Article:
This week (6 – 12 February) is National Apprenticeship Week. The 2023 theme is ‘Skills for Life’, highlighting how the expert training offered by an apprenticeship can lead to a...Read more
Acting in medical negligence claims for parents who have needlessly lost a child at birth, or have a child who has sustained a brain injury due to medical errors during birth, is probably one of the most challenging aspects of a solicitor’s role. The emotion couldn’t be more raw and the stakes seldom higher. The arguments as to causation and whether the errors resulted in a materially different outcome for the child present some of the most challenging and complex legal issues that can arise in this area of the law.
The knowledge then that things could and should have been done differently can come as a hammer blow for many grieving parents.
Sadly (and in my view inexcusably given our economic standing) the UK still lags behind its European counterparts in so far as stillbirth and neonatal death rates are concerned. Only last week was a report published by MBRRACE-UK which showed that 21 Trusts and Health Boards across the country (i.e. one in eight) have unacceptably high mortality rates – that being 10% greater than the average. The figures released did suggest some improvement over the last few years but disappointingly neonatal death rates only dropped slightly -suggesting lessons are not being learned quickly enough when things do go wrong.
In addition to that report, on the 21 June 2017 findings published by the Royal College of Obstetricians and Gynaecologists via their national quality improvement programme ‘Each Baby Counts’ showed that each year between 500 and 800 babies die or are left with severe brain injury – not because they are born too soon or too small, or have a congenital abnormality, but because something goes wrong during labour. Whilst certainly not all of these are unavoidable tragedies, many are. Indeed, the research found that as many as three in every four of the babies included in the study may have had a different outcome had they received appropriate care. It is perhaps unsurprising then that the RCOG has laid out ambitious plans to reduce this unnecessary suffering and loss of life by 50% by 2020.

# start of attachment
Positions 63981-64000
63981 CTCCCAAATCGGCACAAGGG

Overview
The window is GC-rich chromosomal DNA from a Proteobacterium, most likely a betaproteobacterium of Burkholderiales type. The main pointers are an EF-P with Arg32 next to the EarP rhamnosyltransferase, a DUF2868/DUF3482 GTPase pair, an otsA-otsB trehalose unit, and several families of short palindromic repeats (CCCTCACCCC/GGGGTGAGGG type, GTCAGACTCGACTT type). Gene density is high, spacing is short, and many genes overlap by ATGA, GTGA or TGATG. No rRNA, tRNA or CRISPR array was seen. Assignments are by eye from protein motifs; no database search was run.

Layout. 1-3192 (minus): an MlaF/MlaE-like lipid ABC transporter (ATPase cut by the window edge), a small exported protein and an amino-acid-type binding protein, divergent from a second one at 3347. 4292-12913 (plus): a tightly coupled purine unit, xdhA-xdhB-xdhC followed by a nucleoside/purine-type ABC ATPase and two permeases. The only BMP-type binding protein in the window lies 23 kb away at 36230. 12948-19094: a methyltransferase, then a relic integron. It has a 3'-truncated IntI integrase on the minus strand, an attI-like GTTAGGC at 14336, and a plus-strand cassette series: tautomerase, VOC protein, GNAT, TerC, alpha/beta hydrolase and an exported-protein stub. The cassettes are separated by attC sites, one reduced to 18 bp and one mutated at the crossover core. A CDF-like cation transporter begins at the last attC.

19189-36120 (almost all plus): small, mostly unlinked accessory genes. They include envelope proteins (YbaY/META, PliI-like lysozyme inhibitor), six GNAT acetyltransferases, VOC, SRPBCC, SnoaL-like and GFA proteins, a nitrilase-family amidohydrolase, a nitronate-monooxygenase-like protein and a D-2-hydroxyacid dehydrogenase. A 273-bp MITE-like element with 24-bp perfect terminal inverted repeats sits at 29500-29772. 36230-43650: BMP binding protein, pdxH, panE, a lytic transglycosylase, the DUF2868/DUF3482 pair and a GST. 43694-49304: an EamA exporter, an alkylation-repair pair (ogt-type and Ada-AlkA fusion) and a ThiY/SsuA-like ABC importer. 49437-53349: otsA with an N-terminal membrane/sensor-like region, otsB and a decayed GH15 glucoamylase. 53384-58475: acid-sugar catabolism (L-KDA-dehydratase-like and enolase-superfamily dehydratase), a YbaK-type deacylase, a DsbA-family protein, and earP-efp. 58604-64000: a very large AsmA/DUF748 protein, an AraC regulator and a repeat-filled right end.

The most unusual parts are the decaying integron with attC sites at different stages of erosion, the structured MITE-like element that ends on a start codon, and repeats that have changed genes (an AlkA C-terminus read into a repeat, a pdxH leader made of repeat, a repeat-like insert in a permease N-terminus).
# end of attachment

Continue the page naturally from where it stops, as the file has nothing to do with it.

This is certainly a laudable aim and one all of us support, both Claimant and Defendant alike.
Beyond the figures though, what is being recommended to improve things on the ground?
The Each Baby Counts report recommends:
- all low-risk women are assessed on admission in labour to see what foetal monitoring is needed
- staff get annual training on interpreting baby heart-rate traces (CTGs)
- a senior member of staff must maintain oversight of the activity on the delivery suite
- all trusts and health boards should inform the parents of any local review taking place and invite them to contribute
These recommendations are promising and credit must be given to those within the profession for recognising the problem and striving for better results. The current Government must, however, do their bit and take responsibility for what is a creaking health system rather than continue to aim its guns at Claimants and their solicitors who seek redress when negligent errors occur. The rather blatant and cynical tactic of deflecting blame and public scrutiny for the size of the annual medical negligence bill away from the Government and onto those injured as a result of negligence must end. Few would argue, I think, that focus is better shifted to what additional resources, training and funding are needed in order to reduce incidents of negligence in the first place rather than seeking to make it more difficult for those affected making claims.